The idea was simple: replace all the NMOS based ROM ICs with a single CMOS based one, while not losing the ability to run DolphinDOS (or another custom KERNAL). Combine this idea with some of my traits, and the following set of objectives comes up:
  • drop-in type, single PCB adapter replacing all three ROM chips
  • as little glue logic as possible (glue chips need some mA(s) too)
  • no air-wires aka fly-wires - it has to “just work”, without wire-web around it
And since the combination of two KERNAL images, one BASIC image and one CHAROM image leaves enough room in the '256 ROM space to fit exactly one more character set, why not to allow the 64 to enjoy the same what C128 enjoys for so long - another character set and an “ASCII/DIN” switch? The last one was of course a trade-off vs. the second objective above, but I eventually decided that wasted ROM bits make me feel worse than an additional LS chip on board ;-)

With all the above in mind I went to the (IPS based) drawing board and designed the first version. Originally it was meant only for the “wide” boards with 0.8” ROM ICs placement raster (ASSY# 250407, 250425, 250441 (has anyone ever really seen this one??), 250466). I tested it in my 64 and it worked well. But it couldn’t be used in other boards’ variants. So I created a special layout version for 0.9” raster (like the SX-64 CPU board) but then there were still main boards with 1” raster (ASSY# 326298 and KU14194HB) and there were still “narrow” boards (ASSY # 250469 REV. A, REV.3, REV. 4 and REV. B), which required very much different approach due to their already combined BASIC and KERNAL ROMs in one chip. I thought “no.. that’s too many different layouts!”.

There was also one more thing. As I mentioned before, the latest main boards not only have two ROM chips instead of three but as a result of this, they also have the chips' selection signals combined. This effectively prevented any direct use of the original design without adding extra fly-wires! I discussed with Gerrit about how to approach the newer “narrow” boards and we brainstormed various options for some time but no solution seemed to be perfect. To be completely frank, none looked even “good enough”. It seemed like the “narrow” boards (two ROM ICs and two chip select lines combined with an OR gate) would require even more components on the daughter PCB than the “wide”/SX versions, where three chips were to be replaced - sic! I even designed the circuit for the newer main boards but I admit that I didn’t really like it and probably because of that I never went to the PCB design stage with it. As it turned later out - holding my horses paid off.

Some time passed and Gerrit returned to the subject shortly before 2013 Christmas break. He’s got an ingenious, “out-of-the-box” type of idea for approaching the four latest C-64 boards. By looking at various truth tables of commonly available logic ICs he realised how to transform a “Dual 4-Input Multiplexer with common select inputs” into a non-normally existent Dual, Independent 2-Input Multiplexer in a single (74153) chip. This one thing made it possible to design the circuit in a clean and elegant way. Only two logic ICs, the same number as with my previous approach (one slightly larger) and no additional, discrete semiconductors. Moreover all switches operate on static signals’ lines, meaning you can have practically arbitrary length of the cables connecting them to the PCB and you don’t need to take any particular care about where to route the wires. It was brilliant! I admired the idea so much that I quickly drew the schematic:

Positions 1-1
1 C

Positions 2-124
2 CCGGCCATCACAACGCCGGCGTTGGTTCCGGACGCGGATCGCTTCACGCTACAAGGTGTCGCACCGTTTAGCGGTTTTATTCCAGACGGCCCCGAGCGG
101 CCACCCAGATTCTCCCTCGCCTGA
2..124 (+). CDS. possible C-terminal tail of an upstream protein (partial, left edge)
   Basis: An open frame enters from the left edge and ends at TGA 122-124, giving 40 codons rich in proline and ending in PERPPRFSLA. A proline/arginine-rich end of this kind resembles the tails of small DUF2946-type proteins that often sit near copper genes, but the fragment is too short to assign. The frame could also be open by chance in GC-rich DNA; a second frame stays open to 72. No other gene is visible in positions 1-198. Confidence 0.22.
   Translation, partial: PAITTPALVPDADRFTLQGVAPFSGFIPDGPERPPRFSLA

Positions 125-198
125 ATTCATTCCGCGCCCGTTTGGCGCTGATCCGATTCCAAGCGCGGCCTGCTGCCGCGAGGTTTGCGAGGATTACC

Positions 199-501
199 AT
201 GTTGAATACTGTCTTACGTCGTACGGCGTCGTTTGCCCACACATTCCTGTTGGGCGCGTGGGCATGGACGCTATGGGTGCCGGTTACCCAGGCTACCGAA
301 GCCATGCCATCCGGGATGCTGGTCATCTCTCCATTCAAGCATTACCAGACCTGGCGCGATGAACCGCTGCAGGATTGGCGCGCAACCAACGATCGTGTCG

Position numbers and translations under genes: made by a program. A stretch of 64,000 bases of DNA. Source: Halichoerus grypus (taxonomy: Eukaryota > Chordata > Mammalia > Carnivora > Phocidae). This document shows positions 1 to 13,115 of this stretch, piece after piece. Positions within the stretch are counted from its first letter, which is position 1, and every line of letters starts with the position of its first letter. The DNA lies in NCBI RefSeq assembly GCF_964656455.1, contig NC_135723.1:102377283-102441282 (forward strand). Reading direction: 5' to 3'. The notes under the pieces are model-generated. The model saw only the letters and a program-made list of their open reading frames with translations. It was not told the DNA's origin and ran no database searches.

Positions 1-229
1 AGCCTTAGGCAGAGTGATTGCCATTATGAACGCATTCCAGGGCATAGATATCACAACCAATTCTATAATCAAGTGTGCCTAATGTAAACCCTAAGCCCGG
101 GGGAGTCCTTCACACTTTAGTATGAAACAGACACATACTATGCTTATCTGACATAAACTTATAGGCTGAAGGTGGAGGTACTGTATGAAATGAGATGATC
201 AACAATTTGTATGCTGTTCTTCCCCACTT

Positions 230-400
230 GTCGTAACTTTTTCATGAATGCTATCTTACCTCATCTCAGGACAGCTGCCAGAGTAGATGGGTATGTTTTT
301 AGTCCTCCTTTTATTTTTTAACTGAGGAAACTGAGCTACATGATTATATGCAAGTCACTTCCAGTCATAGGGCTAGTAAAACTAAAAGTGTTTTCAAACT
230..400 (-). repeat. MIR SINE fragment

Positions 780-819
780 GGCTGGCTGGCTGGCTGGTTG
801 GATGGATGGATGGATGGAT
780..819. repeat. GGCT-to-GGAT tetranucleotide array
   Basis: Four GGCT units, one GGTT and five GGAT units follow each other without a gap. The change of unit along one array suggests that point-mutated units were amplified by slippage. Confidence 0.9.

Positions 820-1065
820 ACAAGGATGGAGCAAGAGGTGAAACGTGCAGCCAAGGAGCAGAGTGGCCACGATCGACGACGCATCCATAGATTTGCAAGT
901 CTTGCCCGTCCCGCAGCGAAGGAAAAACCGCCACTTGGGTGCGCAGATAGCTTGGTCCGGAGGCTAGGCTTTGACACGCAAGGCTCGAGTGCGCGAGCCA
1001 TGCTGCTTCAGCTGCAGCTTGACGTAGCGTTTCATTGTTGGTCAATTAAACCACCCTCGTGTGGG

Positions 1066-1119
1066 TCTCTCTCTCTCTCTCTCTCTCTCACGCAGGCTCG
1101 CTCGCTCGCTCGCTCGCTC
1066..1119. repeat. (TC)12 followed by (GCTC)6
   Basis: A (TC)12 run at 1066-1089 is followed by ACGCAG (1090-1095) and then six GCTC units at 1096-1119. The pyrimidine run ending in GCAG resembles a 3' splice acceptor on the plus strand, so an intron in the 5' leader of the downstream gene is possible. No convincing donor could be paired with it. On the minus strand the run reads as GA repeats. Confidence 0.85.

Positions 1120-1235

The schematic (2-ROM narrow boards):


and laid the PCB out:

The PCB (2-ROM narrow boards):


And while being at it I immediately thought of adapting the same, inspired idea to the three-ROM-chip versions of the main PCB, adding the ability use both 27C256 and 27C512 (with two independent ROM sets), and a jumper provision to select what EPROM lines are driven (either both CS (CE) and OE or OE alone - if that ever happens to be necessary for some very old’n slow EPROM chips) on my way:

The schematic (3-ROM wide/SX-64 boards):


And in order not to create three or more layouts for all the main boards variants with three ROMs, I laid out one PCB, which fits all of the 3-ROM versions of the C-64 boards as well as the CPU board of the SX-64.

The PCB (3-ROM wide/SX-64 boards):



  1. Default CHAROM/KERNAL images are active when no jumpers are attached to the CHAROM/KERNAL pinheads or attached switches are in their “open” position.
  2. Assembled PCB is to be press-fit placed in the KERNAL ROM socket with two single-pins installed in 1 2 3 location, tapping on pins 20 of BASIC and CHAROM IC’s sockets respectively. Please use correct pair of pins with the same number.
  3. If your original ROMs were not socketed, you may decide to solder the above PCB in. I have to say, however, that I find little to no excuse for not soldering good sockets in place of the original chips, once those are removed.
  4. ROM content is to be laid out as shown here (supplied GERBER files have this map in the silk-screen too).
  5. If you plan to use the version for 3-ROM boards you can use either ‘256 or ‘512 type of EPROM. If you program the ‘512 type you can program two independent sets of ROMs with for example additional KERNALs or additional CHARSETs, etc. The ROMSET pinhead will allow switching between both sets.
  6. As always - if you want a ready made one, there is a chance I may still have some. Check the appropriate section of my For Sale pages or contact me and ask.
For Sale:
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